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The sisters loved Ray and took turns letting him crawl up their pant legs.
One day, Ray came up missing.
The family searched high and low in hopes of finding him safely tucked in a corner (hopefully away from the basement mouse traps).
A whole week passed with no Ray.
Except it became obvious he was paying nightly visits to his cage for dinner.
My son investigated a suspicious noise in his closet one day, and in the corner, discovered something we overlooked in our search.
Ray had built an entire domain in a giant Star Wars toy.
He had become lord and master of the third floor of the Death Star, complete with shredded magazine papers and a nice, cozy bed of cotton from a stuffed animal he’d demolished.
Ray was promptly returned to his cage with extra precautions to secure the premises and prevent any more discoveries of galaxies far, far away.
My kids owned several pets through the years.
hamsters (Their entire mission in life being to GET OUT OF THE CAGE)
bunnies (which no one could play with because they bit)
hermit crabs (a low-maintenance pet – probably my favorite)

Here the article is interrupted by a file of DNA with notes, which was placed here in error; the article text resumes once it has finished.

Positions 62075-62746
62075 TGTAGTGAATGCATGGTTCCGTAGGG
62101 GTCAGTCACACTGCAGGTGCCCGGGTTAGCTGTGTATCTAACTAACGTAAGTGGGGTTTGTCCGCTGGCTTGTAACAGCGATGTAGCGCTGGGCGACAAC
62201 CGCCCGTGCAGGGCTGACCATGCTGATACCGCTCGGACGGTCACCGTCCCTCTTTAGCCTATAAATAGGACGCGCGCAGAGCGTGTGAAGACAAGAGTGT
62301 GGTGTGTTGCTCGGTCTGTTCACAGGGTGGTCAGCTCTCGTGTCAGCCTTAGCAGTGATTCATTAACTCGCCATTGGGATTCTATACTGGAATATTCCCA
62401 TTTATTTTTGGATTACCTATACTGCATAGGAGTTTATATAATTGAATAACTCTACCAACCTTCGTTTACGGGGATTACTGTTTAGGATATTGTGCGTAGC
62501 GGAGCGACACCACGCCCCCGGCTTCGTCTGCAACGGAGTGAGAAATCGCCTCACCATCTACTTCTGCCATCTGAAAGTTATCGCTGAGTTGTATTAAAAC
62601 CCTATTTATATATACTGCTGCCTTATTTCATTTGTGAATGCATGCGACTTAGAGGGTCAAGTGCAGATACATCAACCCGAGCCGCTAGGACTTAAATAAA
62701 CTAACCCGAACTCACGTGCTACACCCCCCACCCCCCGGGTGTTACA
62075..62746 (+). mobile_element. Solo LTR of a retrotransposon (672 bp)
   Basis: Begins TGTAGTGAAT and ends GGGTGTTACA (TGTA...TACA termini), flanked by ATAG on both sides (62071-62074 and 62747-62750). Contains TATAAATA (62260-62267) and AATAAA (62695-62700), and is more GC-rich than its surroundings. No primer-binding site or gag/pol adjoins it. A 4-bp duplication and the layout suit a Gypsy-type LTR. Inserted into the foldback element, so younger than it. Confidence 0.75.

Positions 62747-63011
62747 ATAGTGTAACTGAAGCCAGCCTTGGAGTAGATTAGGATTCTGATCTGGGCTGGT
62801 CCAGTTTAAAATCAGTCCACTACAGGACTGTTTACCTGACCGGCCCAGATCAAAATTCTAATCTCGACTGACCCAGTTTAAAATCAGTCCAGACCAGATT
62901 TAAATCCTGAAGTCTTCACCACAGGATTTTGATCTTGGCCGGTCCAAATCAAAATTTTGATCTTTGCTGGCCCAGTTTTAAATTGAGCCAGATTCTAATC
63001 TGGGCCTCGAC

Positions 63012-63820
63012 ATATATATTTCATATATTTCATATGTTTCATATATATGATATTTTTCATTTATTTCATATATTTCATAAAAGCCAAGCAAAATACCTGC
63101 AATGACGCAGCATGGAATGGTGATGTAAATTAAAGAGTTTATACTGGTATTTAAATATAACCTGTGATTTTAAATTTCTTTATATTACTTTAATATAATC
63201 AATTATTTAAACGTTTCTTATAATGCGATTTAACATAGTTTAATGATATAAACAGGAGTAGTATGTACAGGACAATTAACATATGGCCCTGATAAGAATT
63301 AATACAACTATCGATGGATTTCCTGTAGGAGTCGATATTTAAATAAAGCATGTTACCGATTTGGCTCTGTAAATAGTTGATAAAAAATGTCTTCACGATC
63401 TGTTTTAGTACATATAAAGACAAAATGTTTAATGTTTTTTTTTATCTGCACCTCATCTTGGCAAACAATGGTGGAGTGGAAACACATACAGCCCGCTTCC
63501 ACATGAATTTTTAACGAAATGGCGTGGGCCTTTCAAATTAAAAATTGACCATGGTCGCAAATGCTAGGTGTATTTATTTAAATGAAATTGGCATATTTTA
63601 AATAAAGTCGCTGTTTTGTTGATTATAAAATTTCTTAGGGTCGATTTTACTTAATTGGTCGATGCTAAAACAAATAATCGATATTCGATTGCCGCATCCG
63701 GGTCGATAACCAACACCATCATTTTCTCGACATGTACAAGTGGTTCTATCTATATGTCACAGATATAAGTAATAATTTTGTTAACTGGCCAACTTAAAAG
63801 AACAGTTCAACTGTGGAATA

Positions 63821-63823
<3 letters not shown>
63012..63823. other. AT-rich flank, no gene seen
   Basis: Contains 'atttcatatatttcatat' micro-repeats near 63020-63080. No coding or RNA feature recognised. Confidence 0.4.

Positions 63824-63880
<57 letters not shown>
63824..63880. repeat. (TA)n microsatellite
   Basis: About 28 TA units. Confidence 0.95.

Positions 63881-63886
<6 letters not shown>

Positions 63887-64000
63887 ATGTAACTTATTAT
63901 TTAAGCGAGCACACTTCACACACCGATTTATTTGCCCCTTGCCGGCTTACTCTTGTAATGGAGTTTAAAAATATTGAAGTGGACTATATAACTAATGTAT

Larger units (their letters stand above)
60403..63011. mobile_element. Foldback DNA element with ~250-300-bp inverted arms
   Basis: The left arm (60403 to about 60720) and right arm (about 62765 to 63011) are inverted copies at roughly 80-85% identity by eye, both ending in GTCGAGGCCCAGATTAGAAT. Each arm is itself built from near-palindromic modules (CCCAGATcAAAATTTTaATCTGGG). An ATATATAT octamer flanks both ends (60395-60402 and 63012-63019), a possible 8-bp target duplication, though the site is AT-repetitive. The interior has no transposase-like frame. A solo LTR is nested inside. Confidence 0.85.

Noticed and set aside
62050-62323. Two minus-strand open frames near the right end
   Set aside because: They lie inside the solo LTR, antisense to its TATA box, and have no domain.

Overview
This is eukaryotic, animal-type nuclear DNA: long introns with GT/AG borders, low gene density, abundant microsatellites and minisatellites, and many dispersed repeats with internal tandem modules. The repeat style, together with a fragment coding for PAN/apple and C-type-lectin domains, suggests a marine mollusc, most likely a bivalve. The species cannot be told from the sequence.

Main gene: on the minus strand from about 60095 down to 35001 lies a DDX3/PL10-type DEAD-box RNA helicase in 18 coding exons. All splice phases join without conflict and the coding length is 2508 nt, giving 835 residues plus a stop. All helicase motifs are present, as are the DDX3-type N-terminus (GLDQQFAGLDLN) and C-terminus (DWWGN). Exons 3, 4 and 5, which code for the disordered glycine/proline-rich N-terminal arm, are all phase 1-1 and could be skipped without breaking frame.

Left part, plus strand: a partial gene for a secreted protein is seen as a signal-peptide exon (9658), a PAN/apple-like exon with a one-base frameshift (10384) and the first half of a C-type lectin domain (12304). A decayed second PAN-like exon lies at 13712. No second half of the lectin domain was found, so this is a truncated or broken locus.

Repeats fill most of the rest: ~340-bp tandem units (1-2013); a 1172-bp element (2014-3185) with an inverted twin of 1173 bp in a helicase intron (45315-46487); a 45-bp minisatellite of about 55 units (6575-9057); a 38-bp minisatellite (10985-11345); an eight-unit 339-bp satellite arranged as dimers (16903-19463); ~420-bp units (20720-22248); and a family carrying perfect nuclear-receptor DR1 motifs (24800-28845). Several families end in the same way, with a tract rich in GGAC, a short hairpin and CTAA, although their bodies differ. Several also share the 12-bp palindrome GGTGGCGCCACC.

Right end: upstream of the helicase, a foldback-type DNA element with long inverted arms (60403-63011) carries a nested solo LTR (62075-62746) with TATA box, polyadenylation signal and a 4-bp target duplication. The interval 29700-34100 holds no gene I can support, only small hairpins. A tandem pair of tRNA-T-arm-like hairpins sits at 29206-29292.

cats (don’t get me started)
a stupid iguana
Are you debating on a pet for your child? If you have one, is it driving you nuts? Are you wondering, “why bother”?
Pets teach responsibility
Teach your child to feed, walk, and maintain care of their pet.
This is the best way to go.
Kids learn how to care for something besides themselves (which is a good thing), and also develop a disciplined routine.
Don’t do it for them
Ask my kids if I cared for their pets and they’ll tell you – only if they were at school or had other commitments.
Make this one of their chores. They don’t need rewarded for feeding their pet.
The pet is their reward.
Pets teach about life
As your child cares for his iguana, he discovers it is dependent on him for survival.
This helps him begin to think of others instead of just himself (even if it is an iguana).
Unfortunately, pets die – and death is a part of life.
My son called me aside one day to check on Ray.
“He’s just sleeping, right, mom?”
One look told me Ray had headed to greener pastures.
A few tears were shed round the family circle in the back yard as my 8 year daughter old sang Amazing Grace.
Dad said a prayer and laid Ray to rest in a shoe box.
I felt so sorry for my boy that day. He had taken good care of his beloved little death star lord.
It was to be the first of many funerals in our pet tenure.The death of a pet is hard, but valuable lesson for kids. Click To Tweet
Pets provide enjoyment
“Pets have more love and compassion in them than most humans” ~Robert Wagner
Most children want a pet because let’s face it – they’re cute and furry and small and sweet.
(Except for Roscoe the iguana. He was just mean.)
Think back to when you were a kid – did your parents let you have a pet?
Henry the poodle was my bff because I had no brothers or sisters.
Mom and dad surprised me with the 6 week old butterball upon my return home from 6th grade one day.